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The packet also maintains that there are severe unmet needs for families with children between the ages of  1 and 12 years, a claim backed up by stories from parents about the difficulties inherent in finding childcare for infants and toddlers, and even the availability of after-school programming for children in that age group.

According to the information provided for the 2015-2016 school year, there were roughly 1,450 children in the 5-12-year-old age group in Carbondale, while the total number of after-school spaces for such children is about 300 during the school year, and about 50 during the summertime.

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Similar ratios were found during the 2016-2017 school year, the informational packet reported.

To meet the needs implied by the information above, the child-care specialist told the trustees, there need to be more pre-school facilities capable of accepting children from the infant stage onward.

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Michelle Oger, director of Blue Lake Preschool, told the trustees that there currently is a five-year wait for infant care in the mid-valley.

When Mayor Dan Richardson asked Oger what the “biggest hurdle” is for starting new preschools, she replied, “Space is the largest hurdle; to be able to find affordable space.”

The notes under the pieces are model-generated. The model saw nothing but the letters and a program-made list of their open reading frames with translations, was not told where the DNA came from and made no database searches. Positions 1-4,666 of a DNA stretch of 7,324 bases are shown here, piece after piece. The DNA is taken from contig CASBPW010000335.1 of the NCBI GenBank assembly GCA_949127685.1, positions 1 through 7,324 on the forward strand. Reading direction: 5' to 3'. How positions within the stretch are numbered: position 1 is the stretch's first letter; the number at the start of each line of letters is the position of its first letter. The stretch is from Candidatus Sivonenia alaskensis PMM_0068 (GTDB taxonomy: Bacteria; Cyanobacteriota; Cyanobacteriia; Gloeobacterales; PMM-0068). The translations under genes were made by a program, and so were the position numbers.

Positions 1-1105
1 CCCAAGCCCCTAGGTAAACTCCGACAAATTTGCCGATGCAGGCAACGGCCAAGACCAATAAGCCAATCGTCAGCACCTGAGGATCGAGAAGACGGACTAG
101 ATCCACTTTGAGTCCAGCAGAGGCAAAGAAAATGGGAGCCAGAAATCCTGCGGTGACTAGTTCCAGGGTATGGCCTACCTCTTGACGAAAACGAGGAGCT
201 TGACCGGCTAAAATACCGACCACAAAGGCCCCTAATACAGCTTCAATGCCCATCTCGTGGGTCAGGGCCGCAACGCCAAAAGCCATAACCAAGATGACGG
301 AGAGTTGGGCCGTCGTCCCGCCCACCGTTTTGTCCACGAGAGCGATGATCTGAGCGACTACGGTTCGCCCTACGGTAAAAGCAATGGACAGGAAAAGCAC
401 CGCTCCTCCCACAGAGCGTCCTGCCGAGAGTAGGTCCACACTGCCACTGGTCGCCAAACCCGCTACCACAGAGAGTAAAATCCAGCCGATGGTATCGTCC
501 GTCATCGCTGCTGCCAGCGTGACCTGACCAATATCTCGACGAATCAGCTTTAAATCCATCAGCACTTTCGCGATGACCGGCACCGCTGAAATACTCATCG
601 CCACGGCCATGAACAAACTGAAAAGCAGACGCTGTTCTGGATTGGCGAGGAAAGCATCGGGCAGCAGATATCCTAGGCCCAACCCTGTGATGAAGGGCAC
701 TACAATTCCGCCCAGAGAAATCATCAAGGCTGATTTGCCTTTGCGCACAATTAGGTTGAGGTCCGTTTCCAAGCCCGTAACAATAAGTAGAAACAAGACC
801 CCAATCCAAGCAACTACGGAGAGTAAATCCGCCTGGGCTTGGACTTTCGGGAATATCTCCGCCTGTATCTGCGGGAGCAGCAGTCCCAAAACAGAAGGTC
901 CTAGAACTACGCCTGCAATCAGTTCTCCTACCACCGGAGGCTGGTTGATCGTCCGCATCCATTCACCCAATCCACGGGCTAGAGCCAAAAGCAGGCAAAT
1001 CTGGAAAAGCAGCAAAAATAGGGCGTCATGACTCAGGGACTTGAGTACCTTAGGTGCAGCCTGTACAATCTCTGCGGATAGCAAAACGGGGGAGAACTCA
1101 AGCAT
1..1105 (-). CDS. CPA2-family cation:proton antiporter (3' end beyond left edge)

Plus, she said, it is difficult to find qualified teachers who can afford the valley’s high costs of living.

“This seems to be a systemic problem,” noted Trustee Marty Silverstein, “not just here, but people in New Castle and Rifle and Silt have this problem.”

The advocates concurred, and Gretchen Brogdon with the ACF assured the trustees that their intent was to urge Carbondale to deal with its own issues, “not to solve the whole child-care problem.”

Among the recommended solutions that the proponents suggested were that the town create zone districts where child-care institutions are a use by right; expand the zones where child-care businesses are allowed under special review, and to change parking requirements for child-care businesses to make it easier to establish drop-off spaces on the street.

After a lengthy discussion, the trustees agreed to send the recommendations to the P&Z for review and comment, but the mayor noted that Carbondale has one problem that other area towns do not: “The real challenge in Carbondale is, we’re not growing out, we’re growing up,” meaning there is little vacant space for new development in town (without moving to annex more land) so the town is moving toward development that is more dense and building taller structures.

Plus, he said, most available commercial spaces in town are “really small” — perhaps too small for the need of preschool facilities.

The trustees talked about other potential solutions, such as changing development-review regulations to add child-care facilities to the list of possible exactions from developers, such  as affordable housing and parks.

The trustees and the child-care advocates agreed that some of the issues under discussion should be presented to area school boards, as well as town governments, with an eye toward finding a multi-faceted set of solutions to the problem.